The retail stock trading frenzy will reach a new crescendo in the coming weeks thanks to the US government’s stimulus cheques but the inflation this support could ignite represents a threat to the stock market bull run, according to Citadel’s Ken Griffin.
The founder of one of the world’s biggest hedge funds thinks the $1,400 sent out to millions of Americans this month is likely to fuel another spasm of retail trading before activity settles down to a still-elevated level. Amateur trading would remain a powerful feature in US equities, he said.
However, in a rare interview with the Financial Times, Griffin warned that huge amounts of central bank bond-buying and government spending could jolt US inflation out of its decades-long torpor and unsettle financial markets just as they were attracting more retail involvement.
“Given the incredible amount of stimulus that has been unleashed, there is a possibility we see a real surge in inflation,” Griffin said. “The question is whether it is transitory or becomes permanent and structural, and there is a much higher chance that it becomes entrenched than any other time over the past 12 years.”
On the whole, Griffin says he is optimistic on the outlook, and hailed the retail trading boom as a way for more Americans to benefit from the US stock market. But he warned of a “doomsday” scenario win which accelerating inflation deepens a bond market sell-off, sends stocks tumbling and stokes unrest among retail investors hurt in the process.
Fears over inflation are growing across the investment industry, with accelerating price gains and a bond market “tantrum” highlighted as the biggest risks that markets now face in Bank of America’s latest monthly survey of investors. The percentage of investors expecting faster inflation over the coming year in March hit the highest since at least 1995, when the survey began.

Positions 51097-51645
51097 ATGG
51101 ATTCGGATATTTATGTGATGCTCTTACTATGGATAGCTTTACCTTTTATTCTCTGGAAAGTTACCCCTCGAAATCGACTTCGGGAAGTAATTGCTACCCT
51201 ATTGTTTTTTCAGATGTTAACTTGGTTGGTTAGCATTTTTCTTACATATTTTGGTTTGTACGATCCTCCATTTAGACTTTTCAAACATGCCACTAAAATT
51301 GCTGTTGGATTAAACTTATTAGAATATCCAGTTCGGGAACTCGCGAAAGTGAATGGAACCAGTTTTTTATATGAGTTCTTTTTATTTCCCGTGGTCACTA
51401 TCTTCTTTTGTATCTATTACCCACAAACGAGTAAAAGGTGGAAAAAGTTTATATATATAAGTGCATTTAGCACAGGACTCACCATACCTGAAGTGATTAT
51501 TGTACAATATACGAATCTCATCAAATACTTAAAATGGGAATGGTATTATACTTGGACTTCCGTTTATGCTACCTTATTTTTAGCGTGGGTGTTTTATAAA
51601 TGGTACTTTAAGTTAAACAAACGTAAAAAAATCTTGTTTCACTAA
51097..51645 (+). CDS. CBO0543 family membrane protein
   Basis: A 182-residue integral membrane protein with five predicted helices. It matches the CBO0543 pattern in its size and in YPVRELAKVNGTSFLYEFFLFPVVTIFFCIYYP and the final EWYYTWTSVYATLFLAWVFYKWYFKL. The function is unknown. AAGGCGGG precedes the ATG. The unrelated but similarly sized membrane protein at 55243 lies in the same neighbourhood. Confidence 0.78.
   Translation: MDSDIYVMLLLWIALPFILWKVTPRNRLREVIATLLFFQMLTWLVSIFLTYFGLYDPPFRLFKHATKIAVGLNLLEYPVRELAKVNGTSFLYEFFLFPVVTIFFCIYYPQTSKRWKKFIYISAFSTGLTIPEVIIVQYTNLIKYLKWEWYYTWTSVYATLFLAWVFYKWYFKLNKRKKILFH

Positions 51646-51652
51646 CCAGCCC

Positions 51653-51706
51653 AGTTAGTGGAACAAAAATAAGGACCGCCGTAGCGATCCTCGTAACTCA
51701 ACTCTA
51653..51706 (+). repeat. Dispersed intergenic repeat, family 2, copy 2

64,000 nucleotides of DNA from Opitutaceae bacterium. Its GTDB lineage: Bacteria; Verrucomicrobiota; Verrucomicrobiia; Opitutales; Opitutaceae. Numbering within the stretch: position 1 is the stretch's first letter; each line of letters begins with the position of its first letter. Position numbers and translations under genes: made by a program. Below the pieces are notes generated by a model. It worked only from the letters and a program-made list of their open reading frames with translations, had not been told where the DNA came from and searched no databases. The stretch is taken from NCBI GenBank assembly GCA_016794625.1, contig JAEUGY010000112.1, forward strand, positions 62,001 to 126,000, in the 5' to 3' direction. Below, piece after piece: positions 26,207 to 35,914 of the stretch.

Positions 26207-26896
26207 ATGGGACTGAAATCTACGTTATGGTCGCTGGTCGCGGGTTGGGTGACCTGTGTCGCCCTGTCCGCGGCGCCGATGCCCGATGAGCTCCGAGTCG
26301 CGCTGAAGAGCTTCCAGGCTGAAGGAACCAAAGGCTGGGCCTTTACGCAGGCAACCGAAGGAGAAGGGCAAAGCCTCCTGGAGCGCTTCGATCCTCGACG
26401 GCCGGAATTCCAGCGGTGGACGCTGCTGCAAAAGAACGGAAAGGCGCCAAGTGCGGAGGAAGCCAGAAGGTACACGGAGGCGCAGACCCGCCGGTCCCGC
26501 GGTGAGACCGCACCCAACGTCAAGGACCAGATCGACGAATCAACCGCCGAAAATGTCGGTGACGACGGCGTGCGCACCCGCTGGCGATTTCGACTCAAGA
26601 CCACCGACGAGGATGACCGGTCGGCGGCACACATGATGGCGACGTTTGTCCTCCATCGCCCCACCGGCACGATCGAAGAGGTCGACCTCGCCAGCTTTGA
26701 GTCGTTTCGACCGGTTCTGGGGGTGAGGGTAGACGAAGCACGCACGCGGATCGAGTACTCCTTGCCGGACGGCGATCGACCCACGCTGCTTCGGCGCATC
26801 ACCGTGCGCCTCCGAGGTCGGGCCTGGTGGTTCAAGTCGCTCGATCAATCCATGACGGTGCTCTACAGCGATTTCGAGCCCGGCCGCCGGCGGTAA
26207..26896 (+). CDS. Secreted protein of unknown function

Citadel is one of the hedge fund industry’s largest players, managing about $34bn. Its flagship fund returned 24.4 per cent last year despite the turbulent markets, and this year it was up about 5.2 per cent to the end of February, according to people familiar with the matter. Over the fund’s 30 years it has averaged annual gains of 19 per cent, burnishing Griffin as one of the hedge fund industry’s biggest and most consistent performers.
However, Citadel recently found itself embroiled in the controversy surrounding GameStop, the video games retailer whose stock was whipsawed by hedge funds betting against it and a horde of bullish retail traders loosely organised on the WallStreetBets forum on social media site Reddit.
The fund stepped in to bail out Melvin Capital, one of the biggest hedge funds betting against GameStop. When Robinhood, a brokerage popular with the new generation of retail traders, was subsequently forced for regulatory reasons to curtail trading in GameStop, many Reddit users seized on a conspiracy theory that it was at Citadel’s behest. Citadel Securities — a separate high-speed market-maker also owned by Griffin — is one of Robinhood’s biggest revenue sources, paying it for the right to execute the trades of its customers.
The firestorm led to Griffin testifying at the House of Representatives’ financial services committee hearing on the GameStop saga last month. Although Robinhood attracted the most ire and Griffin testified that Citadel had nothing to do with Robinhood’s decision, he did not escape unscathed from opprobrium from some Representatives.
Griffin largely shrugs off the controversy as a social media-concocted tempest stirred up by populist politicians. But he also argues that the saga foreshadows a wider, thornier problem of what happens when retail traders and passive index funds start to dominate more of the stock market, with prices becoming more detached from reality.
In US equities, passive funds are now roughly as large as the actively managed investment universe after a decade of rampant growth, while retail investors now account for nearly as much as all mutual and hedge fund trading combined.
Griffin highlighted how an oblique tweet of a McDonald’s ice cream cone and a frog emoji from Ryan Cohen, a big GameStop shareholder, appeared to be the spark for a doubling of the stock’s price in one afternoon in February.
“The fact that the tweet of an ice cream cone can move markets will be the subject of academic study for years,” Griffin said. “It represents a dynamic where certain stocks are now almost exclusively owned by retail and passive funds. You’ve taken out active investors who focus on traditional metrics in valuing an equity.”